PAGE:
Praise Song For The Day
November 26, 2012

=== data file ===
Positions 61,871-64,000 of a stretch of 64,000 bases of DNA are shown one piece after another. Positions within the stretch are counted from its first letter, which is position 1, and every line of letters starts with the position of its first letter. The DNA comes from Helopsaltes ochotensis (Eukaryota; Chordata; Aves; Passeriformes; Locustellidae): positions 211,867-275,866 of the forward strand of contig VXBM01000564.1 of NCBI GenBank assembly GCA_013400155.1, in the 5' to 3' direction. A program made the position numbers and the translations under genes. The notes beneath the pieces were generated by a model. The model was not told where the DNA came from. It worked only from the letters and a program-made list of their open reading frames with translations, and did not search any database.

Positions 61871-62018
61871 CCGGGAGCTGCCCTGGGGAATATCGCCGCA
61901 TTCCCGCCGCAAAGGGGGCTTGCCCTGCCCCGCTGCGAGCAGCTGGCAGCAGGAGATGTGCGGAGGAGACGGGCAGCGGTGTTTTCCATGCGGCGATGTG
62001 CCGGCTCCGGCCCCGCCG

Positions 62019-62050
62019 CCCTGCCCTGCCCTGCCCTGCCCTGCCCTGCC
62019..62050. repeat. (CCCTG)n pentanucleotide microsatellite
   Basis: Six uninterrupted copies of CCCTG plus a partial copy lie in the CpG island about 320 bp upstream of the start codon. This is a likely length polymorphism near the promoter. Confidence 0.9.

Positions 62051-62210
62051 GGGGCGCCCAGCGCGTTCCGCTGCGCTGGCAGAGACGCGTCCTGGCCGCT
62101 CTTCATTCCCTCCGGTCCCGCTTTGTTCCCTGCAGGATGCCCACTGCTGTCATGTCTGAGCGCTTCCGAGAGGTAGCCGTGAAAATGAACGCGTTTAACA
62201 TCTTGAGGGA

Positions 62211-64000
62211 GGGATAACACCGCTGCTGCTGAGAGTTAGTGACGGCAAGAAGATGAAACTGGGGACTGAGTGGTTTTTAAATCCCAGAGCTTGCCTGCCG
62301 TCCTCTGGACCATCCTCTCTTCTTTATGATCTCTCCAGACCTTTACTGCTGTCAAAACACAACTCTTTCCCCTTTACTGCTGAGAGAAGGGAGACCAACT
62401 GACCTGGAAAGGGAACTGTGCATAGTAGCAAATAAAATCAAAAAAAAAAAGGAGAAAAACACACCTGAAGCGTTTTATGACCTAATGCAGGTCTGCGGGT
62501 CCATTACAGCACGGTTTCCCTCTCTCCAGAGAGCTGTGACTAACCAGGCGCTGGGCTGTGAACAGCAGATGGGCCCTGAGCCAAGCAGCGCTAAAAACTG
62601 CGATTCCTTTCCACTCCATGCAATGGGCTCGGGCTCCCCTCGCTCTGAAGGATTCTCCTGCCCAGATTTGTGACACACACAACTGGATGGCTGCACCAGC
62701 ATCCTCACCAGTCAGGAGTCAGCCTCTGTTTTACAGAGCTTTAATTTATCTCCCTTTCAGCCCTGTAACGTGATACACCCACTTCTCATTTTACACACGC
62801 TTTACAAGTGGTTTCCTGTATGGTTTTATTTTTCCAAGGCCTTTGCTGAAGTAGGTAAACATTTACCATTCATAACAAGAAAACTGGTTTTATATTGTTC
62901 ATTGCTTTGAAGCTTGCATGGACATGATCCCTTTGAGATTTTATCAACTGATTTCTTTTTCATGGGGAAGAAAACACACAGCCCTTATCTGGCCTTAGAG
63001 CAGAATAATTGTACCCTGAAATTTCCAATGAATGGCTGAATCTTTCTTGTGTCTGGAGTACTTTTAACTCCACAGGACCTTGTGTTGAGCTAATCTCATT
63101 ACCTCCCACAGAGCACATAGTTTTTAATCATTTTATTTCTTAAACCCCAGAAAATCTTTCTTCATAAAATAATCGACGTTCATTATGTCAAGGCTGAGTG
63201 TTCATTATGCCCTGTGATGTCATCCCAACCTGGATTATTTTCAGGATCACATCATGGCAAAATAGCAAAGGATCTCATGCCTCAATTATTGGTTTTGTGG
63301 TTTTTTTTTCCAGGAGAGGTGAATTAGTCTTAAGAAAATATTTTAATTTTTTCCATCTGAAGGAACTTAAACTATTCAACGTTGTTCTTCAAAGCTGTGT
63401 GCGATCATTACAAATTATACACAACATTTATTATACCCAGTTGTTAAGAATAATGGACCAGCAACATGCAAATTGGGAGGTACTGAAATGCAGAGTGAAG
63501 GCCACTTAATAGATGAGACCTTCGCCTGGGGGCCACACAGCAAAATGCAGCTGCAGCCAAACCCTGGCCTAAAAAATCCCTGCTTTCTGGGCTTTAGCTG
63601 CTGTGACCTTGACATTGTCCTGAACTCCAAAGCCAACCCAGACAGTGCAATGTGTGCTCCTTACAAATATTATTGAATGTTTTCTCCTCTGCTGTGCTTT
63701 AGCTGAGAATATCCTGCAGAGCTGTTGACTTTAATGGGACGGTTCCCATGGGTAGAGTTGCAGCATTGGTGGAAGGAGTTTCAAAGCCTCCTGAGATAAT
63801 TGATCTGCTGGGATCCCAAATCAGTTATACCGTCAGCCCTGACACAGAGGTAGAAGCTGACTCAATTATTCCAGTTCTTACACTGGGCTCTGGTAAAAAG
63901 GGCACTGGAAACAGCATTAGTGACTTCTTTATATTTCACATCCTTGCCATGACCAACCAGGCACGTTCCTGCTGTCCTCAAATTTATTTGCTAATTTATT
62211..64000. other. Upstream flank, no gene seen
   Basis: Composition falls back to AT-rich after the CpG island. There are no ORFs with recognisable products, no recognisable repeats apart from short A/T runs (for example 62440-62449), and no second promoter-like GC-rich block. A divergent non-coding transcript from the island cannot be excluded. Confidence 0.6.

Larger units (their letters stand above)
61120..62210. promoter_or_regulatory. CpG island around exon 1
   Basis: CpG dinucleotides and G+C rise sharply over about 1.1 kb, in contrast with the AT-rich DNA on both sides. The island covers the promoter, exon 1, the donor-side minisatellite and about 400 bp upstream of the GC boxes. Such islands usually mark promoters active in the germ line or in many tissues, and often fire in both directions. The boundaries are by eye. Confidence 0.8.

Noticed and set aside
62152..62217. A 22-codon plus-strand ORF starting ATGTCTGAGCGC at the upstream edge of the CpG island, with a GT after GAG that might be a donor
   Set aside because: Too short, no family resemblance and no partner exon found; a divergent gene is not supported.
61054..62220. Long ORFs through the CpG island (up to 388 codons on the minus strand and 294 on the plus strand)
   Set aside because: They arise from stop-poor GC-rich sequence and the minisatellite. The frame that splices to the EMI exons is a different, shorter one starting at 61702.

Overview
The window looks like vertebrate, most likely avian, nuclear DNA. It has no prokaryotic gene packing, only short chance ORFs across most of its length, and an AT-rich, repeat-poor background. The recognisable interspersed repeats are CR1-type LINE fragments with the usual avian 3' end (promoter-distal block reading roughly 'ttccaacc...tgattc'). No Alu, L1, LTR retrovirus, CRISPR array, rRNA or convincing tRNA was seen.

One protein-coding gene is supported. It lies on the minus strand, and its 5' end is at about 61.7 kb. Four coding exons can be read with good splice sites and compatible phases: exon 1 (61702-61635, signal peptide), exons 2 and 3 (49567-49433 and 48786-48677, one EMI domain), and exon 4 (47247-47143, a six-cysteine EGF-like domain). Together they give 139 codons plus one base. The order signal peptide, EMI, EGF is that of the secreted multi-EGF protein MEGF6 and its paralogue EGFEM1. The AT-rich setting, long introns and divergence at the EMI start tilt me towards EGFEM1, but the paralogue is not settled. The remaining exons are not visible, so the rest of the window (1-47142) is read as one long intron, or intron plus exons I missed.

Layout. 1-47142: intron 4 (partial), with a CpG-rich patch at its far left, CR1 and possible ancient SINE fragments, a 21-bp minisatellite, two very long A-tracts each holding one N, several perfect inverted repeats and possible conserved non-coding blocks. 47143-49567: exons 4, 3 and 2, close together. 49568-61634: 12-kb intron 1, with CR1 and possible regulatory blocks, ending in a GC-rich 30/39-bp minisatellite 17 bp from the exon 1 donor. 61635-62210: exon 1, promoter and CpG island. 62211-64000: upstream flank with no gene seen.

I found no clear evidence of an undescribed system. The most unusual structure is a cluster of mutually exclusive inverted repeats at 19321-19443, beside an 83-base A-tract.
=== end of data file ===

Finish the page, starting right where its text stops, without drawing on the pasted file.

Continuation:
This poem, Praise Song for the Day by Elizabeth Alexander, is one of the most memorable poems that have been recited within the last 20 years. Immediately after President Obama was sworn into office, Elizabeth Alexander recited her poem to the masses that had gathered on that cold winter day in January. The piece is full of symbolism, with the tone being hopeful, inspiring and thankful. The poem begins with a description of daily life which is filled with the daily grind of hard working individuals, often doing the work that drives this great nation of ours…small businesses, blue-collar laborers, honorable professions such as teaching. The possibility of coming together as a people in spite of our differences is expressed in terms of our words (“spiny or smooth…words to consider, reconsider”). From will to words to concrete results (e.g., highways), we interact with each other–past and present. The boundary of a highway may inspire someone today to go further and see what else is possible, keeping hopeful aspirations alive by “see(ing) what’s on the other side. At the same time that we fear the uncertainties of the future (which also divides us), we can envision it in terms of its possibilities (“We need to find a place where we are safe; We walk into that which we cannot yet see”). I think she is trying to say that we should also honor the sacrifices of poor, immigrant laborers of the past who made our present reality possible as well as the modern immigrant laborers who continue to build upon the dreams of their ancestors. (“Say it plain, that many have died for this day. Sing the names of the dead who brought us here, who laid the train tracks, raised the bridges, picked the cotton and the lettuce, built brick by brick the glittering edifices they would then keep clean and work inside of”) The resolution of conflicts between people has many routes. For families it may be “figuring it out at...
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